Each thread on your device runs its own event loop.  The operating system picks up a page of code, runs it, and when that chunk of code exits out the next iteration of the loop picks up.  When rendering your display, the main thread wakes up, runs all the code necessary to assemble your UI, paints a picture onto a memory buffer, and throws that on the screen. It tries to do this 60 times per second.  If each iteration of this runloop takes more than 16ms to run, then your device will drop frames and your display will get jittery.  If it takes less than 16ms, this means there’s spare CPU cycles available to do other work.

The basics of asynchronous programming

Developers in general are quite lazy; in fact, laziness is a great virtue to have as a programmer.  It means we’d rather be doing something else, so we want to do as little work as possible so we can get on with other work.  So it’s quite understanding why so many applications are developed with lots of synchronous code: It’s just easier to think about problems in a linear fashion.  You break a problem down into a series of steps, and write the code necessary to do those steps in order. Fortunately for us most computers are fast enough that this technique works well.  But once you switch to a mobile platform, long linear functions need to be broken down into smaller steps.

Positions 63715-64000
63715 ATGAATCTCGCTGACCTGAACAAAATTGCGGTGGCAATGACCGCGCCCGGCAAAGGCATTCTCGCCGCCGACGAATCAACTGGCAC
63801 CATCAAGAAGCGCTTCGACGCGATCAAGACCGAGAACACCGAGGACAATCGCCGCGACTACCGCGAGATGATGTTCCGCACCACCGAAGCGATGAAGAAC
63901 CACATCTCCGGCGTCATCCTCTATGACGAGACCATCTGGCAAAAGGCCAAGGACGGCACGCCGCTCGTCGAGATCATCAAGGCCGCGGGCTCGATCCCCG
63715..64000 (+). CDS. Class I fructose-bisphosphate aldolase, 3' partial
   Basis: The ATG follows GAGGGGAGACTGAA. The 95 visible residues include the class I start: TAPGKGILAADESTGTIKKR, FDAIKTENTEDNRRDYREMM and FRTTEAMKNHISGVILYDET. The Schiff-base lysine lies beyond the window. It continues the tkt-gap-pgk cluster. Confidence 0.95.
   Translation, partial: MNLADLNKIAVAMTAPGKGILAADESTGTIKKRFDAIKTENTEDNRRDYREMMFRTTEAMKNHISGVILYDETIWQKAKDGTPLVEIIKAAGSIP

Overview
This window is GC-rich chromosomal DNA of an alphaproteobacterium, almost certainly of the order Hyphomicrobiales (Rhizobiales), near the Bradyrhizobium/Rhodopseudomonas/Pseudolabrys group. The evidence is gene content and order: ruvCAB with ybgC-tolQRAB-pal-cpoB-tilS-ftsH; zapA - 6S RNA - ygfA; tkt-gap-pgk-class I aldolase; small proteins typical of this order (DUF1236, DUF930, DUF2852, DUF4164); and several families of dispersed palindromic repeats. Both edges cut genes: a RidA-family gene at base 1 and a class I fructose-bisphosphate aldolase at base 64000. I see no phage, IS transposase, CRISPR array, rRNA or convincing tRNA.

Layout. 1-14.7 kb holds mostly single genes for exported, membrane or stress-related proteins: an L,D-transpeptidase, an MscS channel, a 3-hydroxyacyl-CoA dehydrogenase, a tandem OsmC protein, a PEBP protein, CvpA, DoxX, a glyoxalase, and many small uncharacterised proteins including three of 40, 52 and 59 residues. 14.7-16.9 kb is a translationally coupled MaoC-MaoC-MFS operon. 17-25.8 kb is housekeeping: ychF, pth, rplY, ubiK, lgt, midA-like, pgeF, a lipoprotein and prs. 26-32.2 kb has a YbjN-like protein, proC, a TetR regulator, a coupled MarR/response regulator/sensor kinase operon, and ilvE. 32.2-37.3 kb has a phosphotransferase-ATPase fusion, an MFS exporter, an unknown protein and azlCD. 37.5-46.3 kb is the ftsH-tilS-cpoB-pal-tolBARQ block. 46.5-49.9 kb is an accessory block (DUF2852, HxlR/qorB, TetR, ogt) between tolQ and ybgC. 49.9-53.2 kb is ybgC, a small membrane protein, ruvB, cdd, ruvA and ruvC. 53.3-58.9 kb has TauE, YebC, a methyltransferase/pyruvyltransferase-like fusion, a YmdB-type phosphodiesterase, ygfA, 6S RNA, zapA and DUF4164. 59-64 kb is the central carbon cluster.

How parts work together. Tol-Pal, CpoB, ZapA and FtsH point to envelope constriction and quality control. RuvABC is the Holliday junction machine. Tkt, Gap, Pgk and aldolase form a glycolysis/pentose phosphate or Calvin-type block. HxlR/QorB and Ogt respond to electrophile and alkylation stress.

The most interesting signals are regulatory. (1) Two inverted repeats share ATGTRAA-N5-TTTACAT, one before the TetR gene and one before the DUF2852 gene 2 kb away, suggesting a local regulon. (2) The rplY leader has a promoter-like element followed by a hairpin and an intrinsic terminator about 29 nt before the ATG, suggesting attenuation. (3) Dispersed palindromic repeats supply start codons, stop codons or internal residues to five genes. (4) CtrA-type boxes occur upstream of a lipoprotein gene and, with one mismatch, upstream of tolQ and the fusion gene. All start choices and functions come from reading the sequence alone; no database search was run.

Consider an example where you download an image over the network, you resize and scale it to a thumbnail, and then put it onto the screen.  Because any operation interacting with the UI must be performed on the main thread, the easy route is to do all the above as a single synchronous set of instructions on the main thread.  Doing so however will result in the UI freezing up during the download, image conversion, and image resizing operations.

Not only is converting the image from data to a UIImage or scaling the image to a  thumbnail expensive, but depending on the speed of the user’s network (e.g. wifi, 3G, AT&T, etc) the download could take significantly longer.  So the best way is to break this up into multiple smaller steps. When each step finishes, the system will work on the next chunk.

Taking the above example of what not to do, lets refractor it slightly to use blocks.